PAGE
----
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Tuesday, 27 February 2018
Page: 2114

Ms OWENS (Parramatta) (17:52): I want to speak on this bill for a number of reasons. Most people on this side of the House in the Labor opposition would be interested in a bill that calls itself the Migration and Other Legislation Amendment (Enhanced Integrity) Bill, because we've all heard the stories over the last few years of workers who have come from overseas to work in Australia and have been appallingly exploited—they have been paid less than the award, been required to work more hours and pretend that they worked fewer, been marched to automatic teller machines and made to repay part of their wages to their employer, been intimidated and been made to pay exorbitant visa fees or accommodation fees. We've heard appalling stories of workers being exploited in a country that we think is all about fairness and mateship. When the government put up this bill with the words 'enhanced integrity' relating to overseas workers I thought I want to talk about that, because we as a nation need to do better.

Unfortunately, this bill doesn't do anywhere near enough. In many ways it's so little and it's very late. Because of that it's hard to believe that the government is really serious about addressing what is an epidemic of worker exploitation in this country. We on the opposition side will support the bill because we do want to ensure that vulnerable overseas workers are appropriately protected from unscrupulous bosses.

This bill does a couple of things. It enables the Department of Immigration and Border Protection to collect tax file numbers, which will help to make compliance activities more streamlined, targeted and effective. That in itself is a good thing. It means the department will be able to check that bosses are paying their workers correctly and that visa holders are complying with the conditions of their visa, including that they are working in an appropriate position with the one employer. The bill will also ensure that the department can publicly name businesses who breach their sponsorship obligations. This will give prospective staff the opportunity to be informed about who they are signing up to work for.

We know from many of the stories that some of the most exploited workers in Australia are migrant workers. It is no secret that, within Australia, there are employers who are deliberately and systematically denying Australian and migrant workers rights, freedoms and a fair day's pay for a fair day's work. We are hearing examples of wage theft every single day. But I would question whether the ability to collect tax file numbers will address some of the manipulation that is taking place in the workforce where an employee may be paid the appropriate amount of money but is being required to pay their employer back in various ways and for various services.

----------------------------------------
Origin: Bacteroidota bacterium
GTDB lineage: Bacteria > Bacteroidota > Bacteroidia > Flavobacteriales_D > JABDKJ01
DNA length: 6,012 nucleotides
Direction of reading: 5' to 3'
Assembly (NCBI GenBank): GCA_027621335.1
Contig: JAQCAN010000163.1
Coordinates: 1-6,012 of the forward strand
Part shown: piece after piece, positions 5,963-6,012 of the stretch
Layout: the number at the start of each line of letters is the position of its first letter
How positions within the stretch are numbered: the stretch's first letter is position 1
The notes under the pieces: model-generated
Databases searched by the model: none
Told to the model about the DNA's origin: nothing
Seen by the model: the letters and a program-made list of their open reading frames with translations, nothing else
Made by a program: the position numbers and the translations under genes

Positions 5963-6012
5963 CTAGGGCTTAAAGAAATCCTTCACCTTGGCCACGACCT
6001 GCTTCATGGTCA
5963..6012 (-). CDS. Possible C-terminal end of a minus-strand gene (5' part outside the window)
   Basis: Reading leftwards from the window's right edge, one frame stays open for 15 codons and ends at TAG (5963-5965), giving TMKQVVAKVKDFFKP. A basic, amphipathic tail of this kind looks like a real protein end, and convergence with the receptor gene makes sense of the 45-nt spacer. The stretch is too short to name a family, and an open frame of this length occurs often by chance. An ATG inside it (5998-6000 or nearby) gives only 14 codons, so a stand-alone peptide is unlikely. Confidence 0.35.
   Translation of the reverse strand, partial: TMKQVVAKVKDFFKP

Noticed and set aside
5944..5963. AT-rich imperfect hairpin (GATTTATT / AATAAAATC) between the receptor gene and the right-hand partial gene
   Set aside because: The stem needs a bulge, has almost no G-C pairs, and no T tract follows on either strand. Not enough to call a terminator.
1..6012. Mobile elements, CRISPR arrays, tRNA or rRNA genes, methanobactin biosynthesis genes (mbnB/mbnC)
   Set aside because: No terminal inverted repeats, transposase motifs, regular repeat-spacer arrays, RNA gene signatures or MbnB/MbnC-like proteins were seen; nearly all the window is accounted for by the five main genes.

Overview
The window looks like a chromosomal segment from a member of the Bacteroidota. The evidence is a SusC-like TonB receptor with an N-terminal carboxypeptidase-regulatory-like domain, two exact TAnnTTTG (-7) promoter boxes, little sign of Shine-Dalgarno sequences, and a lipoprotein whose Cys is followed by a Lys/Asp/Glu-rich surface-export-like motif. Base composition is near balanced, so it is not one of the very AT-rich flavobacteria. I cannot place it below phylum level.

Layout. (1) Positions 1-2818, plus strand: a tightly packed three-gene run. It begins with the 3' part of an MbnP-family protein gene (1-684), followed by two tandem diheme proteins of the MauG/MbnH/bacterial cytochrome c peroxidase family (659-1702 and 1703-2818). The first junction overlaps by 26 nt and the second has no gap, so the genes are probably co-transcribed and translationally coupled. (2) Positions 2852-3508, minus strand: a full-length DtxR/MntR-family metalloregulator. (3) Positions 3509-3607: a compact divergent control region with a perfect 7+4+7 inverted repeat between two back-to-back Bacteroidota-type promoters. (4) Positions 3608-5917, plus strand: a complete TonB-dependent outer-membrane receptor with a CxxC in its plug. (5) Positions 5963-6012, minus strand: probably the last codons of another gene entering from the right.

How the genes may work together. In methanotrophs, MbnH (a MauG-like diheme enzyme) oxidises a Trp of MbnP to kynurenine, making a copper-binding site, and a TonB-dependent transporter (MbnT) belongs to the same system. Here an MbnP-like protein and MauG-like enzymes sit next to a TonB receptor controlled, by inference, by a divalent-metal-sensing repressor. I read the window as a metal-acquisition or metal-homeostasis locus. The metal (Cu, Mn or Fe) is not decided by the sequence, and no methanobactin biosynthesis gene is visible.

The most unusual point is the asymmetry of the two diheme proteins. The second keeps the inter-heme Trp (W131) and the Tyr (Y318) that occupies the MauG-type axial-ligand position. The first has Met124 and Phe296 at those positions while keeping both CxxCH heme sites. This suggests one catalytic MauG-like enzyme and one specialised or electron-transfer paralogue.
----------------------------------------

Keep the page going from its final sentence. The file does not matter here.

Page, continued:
With such a wealth of methods for exploiting foreign workers in this country at the moment, this bill won't go anywhere near far enough. In fact, I would suggest that, with the level of exploitation that is taking place in Australia, the real issues will not be addressed unless the government has a serious look at market testing to ensure that, when a business sponsors an overseas worker, they do so because there isn't one available in Australia. Again, we know the government resists the idea of market testing. But, without that, you can't be serious about stopping the exploitation of workers if you are still allowing businesses to choose to employ foreign workers because they can pay them less than Australia; they are not supposed to, of course, but we see examples of illegal action every single day. Without real market testing, you can't really take this government seriously.

I am also concerned that, with the collection of tax file numbers, the government might use this bill to target exploited workers a little more than they might target exploiting employers; it does, after all, track the worker. It is a facility that the government can use for workers or employers. I really hope the government are serious about that and use the provisions of this bill to tackle employers who behave badly rather than chasing people in appalling circumstances who are sometimes being forced to work more hours than their visas allow, and for lesser amounts of pay, under the threat of being deported. There are workers who have had their passports confiscated. I have had people in my electorate talk to me anonymously and refuse to give their name or their employer's name because they are so fearful of being deported. So we will wait and see whether the government is really serious about wage theft and uses the provisions of this bill to pursue the large number of sometimes large and high-profile businesses that have been exploiting workers.

Again, it is hard to take the government seriously when this bill doesn't cover seasonal workers. It covers temporary and permanent sponsored visas. That is very important, but it doesn't cover the thousands of backpackers and seasonal workers that come into the country. In recent months we have heard appalling stories of sexual exploitation and underpayment or non-payment of wages, sometimes for months, in this area. This bill doesn't touch that at all. It only deals with temporary and permanent sponsored visas. In some cases, it would be fair to say that what is happening among some of our seasonal workers and backpackers is slave labour. This bill does nothing on that.

I'm a great supporter of sponsored visas. I've spoken twice in the House this week on my concerns about the government's actions on market testing et cetera. There are very good reasons for sponsored visas. During the mining building boom, when the mines were expanding rapidly, we required an enormous number of construction workers. There is no way in the world a nation would train workers for a four- or five-year build; you just don't do that. So it was perfectly logical to bring in workers for that. And it is perfectly logical to bring in workers where a new field opens up and suddenly you need skills we don't have in Australia and it takes time to train them. I can see situations in my electorate—for example, with really quite high-quality restaurants in Gujarat or Telugu food. You don't learn that at TAFE in Australia. You might learn a whole range of things about being a chef but not those specific fields. I remember the government making much fun of the idea that we had goat herders on the skilled migration list. But, when you go out to regional areas and see how many feral goats there are and how many businesses there are growing in that field, you see that you sometimes don't have the skills required for something that emerges, and it takes a while to train them.